The Guardian tried to make a fist of it, headlining: "Rules on GM farming and cars to be top of UK bonfire of EU laws", adding by way of a sub-head: "Minister reveals plans to change laws inherited from EU, with rules on medical devices also in crosshairs".

The reference to "cars" is an odd one, with Frost's letter stating that the government will shortly "set out ambitious plans which include modernising outdated EU vehicle standards to unlock the expansion of new transport technologies as outlined in TIGRR".

One hesitates here to suggest that the ennobled David Frost really doesn't know what he's talking about – if only because the repetition is so tedious. But he should know by now that the "EU vehicle standards" are actually produced by UNECE's World Forum for Harmonization of Vehicle Regulations (WP.29).

Far from being outdated, the regulatory process is dynamic, with amendments and new standards constantly being framed. Currently, the working party is focusing on electric vehicles, producing global standards, conformity with which will be vital for export sales.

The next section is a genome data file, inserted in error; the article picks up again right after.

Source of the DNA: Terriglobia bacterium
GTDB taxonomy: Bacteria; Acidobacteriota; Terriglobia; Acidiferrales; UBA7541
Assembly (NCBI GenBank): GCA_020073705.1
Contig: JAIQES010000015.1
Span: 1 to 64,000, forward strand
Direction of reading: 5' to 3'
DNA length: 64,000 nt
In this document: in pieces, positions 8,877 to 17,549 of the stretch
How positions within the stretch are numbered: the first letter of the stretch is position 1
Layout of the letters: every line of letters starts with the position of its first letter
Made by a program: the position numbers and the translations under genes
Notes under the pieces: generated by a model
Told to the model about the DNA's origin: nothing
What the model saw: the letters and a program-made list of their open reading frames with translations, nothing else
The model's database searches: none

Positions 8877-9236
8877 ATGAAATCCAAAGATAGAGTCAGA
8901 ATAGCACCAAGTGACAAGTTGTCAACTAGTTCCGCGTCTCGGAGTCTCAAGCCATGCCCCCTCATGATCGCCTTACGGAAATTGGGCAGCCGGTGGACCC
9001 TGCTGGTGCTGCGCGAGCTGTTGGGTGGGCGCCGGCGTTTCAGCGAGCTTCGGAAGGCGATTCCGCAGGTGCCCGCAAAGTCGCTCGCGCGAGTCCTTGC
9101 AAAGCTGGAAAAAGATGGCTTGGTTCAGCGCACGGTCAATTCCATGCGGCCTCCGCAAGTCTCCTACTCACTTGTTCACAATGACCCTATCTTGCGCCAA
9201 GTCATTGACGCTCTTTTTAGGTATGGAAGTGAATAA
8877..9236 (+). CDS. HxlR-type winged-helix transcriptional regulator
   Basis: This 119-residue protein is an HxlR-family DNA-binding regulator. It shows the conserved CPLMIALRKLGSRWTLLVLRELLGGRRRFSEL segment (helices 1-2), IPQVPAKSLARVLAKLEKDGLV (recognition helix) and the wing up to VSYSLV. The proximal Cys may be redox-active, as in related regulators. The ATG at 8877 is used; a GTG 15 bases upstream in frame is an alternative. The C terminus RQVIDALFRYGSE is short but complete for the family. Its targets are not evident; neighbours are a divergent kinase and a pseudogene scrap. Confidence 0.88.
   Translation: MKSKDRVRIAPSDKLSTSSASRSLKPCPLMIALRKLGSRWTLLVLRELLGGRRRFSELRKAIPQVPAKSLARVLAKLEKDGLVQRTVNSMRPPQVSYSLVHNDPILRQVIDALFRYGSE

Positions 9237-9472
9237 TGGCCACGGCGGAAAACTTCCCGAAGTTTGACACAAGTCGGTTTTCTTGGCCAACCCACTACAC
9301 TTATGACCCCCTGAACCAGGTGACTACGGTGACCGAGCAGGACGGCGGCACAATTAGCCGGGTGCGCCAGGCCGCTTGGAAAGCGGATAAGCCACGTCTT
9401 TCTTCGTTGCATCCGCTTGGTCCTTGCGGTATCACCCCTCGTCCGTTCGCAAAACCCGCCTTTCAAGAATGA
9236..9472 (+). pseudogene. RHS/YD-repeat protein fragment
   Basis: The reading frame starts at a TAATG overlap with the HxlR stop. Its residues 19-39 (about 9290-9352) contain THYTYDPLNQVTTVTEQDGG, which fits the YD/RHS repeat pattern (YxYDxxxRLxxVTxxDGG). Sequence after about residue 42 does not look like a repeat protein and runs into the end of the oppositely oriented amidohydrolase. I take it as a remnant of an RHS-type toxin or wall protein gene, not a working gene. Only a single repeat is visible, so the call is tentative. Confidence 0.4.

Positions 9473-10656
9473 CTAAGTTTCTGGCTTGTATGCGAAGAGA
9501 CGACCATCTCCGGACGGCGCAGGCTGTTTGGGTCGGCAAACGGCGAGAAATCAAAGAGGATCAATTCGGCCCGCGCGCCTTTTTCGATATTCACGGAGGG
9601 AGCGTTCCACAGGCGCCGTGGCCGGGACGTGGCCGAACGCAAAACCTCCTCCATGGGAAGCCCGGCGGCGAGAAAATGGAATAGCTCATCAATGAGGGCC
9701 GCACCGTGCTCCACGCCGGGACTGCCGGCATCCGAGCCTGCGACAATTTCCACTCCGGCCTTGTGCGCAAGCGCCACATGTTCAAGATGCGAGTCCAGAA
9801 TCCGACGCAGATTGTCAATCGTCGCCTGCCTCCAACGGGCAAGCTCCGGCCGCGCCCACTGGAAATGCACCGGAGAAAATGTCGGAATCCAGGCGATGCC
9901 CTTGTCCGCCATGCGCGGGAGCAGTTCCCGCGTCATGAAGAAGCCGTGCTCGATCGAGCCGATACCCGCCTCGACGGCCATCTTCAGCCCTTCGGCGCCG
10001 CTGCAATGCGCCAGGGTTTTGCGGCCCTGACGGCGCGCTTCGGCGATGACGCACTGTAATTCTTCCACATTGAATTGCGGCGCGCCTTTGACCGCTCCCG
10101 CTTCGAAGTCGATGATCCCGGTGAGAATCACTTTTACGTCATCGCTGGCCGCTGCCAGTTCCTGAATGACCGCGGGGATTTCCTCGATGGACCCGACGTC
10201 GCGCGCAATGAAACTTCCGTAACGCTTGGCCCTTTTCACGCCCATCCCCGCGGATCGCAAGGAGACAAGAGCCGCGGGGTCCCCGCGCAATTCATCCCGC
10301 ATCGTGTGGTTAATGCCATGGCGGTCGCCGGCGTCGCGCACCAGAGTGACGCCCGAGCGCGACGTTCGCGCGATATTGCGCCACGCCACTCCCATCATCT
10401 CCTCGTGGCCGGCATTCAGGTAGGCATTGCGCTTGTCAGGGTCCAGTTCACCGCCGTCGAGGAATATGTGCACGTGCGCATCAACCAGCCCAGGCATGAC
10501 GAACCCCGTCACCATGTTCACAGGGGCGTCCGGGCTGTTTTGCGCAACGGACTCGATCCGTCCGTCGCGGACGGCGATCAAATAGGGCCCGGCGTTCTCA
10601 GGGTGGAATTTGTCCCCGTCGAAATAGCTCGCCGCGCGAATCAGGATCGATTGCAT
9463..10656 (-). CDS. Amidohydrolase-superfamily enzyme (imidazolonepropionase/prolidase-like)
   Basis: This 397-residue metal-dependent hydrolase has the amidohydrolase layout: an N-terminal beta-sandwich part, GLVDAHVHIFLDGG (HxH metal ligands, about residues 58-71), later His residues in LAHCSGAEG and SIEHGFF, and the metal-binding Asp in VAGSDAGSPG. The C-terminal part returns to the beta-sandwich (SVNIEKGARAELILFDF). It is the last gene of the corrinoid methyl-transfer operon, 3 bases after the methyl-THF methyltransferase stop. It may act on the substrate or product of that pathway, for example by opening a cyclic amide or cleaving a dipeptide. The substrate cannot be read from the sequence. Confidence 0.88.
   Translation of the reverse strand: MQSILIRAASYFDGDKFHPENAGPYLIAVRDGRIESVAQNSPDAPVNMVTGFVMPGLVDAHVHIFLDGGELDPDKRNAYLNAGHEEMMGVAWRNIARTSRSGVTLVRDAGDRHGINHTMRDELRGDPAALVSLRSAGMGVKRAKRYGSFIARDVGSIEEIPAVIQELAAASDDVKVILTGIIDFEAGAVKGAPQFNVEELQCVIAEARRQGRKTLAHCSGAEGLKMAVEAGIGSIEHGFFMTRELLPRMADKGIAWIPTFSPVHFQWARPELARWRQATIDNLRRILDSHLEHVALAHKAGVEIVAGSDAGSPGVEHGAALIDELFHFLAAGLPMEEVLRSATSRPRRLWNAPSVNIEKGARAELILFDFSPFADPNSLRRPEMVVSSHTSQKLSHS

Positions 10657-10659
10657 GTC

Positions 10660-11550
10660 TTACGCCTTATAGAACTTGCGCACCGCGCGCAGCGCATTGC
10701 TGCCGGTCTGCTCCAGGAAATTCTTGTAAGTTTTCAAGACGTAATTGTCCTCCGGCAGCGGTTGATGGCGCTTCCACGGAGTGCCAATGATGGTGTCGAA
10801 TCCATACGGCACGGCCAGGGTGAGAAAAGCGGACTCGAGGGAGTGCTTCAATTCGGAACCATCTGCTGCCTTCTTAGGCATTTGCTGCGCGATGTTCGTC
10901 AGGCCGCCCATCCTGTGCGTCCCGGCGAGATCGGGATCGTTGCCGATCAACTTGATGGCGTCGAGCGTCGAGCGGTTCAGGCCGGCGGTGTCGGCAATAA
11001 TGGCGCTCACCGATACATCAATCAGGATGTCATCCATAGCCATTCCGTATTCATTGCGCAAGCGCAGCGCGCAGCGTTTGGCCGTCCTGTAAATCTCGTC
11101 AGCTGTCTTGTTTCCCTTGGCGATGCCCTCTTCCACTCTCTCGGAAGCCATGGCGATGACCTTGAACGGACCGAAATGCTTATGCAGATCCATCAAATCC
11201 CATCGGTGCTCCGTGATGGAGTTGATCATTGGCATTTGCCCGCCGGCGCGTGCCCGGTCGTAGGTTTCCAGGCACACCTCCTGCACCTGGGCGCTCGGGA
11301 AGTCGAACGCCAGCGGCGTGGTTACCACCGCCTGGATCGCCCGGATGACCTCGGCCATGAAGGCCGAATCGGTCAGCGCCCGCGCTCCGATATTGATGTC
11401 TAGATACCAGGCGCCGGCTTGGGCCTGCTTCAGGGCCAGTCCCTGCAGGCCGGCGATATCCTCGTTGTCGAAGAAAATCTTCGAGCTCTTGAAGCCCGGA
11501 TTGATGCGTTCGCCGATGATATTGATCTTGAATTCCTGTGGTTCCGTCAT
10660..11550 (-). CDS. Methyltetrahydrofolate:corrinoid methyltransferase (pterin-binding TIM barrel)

Furthermore, the ennobled David Frost may have forgotten, but the UK is committed to working with WP.29 standards, by virtue of the TCA (Annex TBT-1).

As to rules on genetically modified farming, it is fair to say that progress (if it can be called that) in the EU has stalled, but if the UK wants to join the US in developing and using this technology, it will thereby ensure that much of its agricultural production is excluded from the Single Market.

For much of the so-called plan, though, much of the text is so vague that little can be deduced from it. Some issues, such as procurement and port regulation, look promising, but there will be "double coffin-lid" constraints here and elsewhere, which may shape the final proposals. That much certainly goes for the ideas on financial services and investment reform.

On balance, therefore, much of what we see is not so much a bonfire of regulation as a damp squib, to be taken with a pinch of salt. But, at least that pinch can be measured as a fraction of an ounce rather than a gram. What more can one ask?

Also published on Turbulent Times.

Richard North 17/09/2021 link

Agriculture: another disaster secured

Thursday 16 September 2021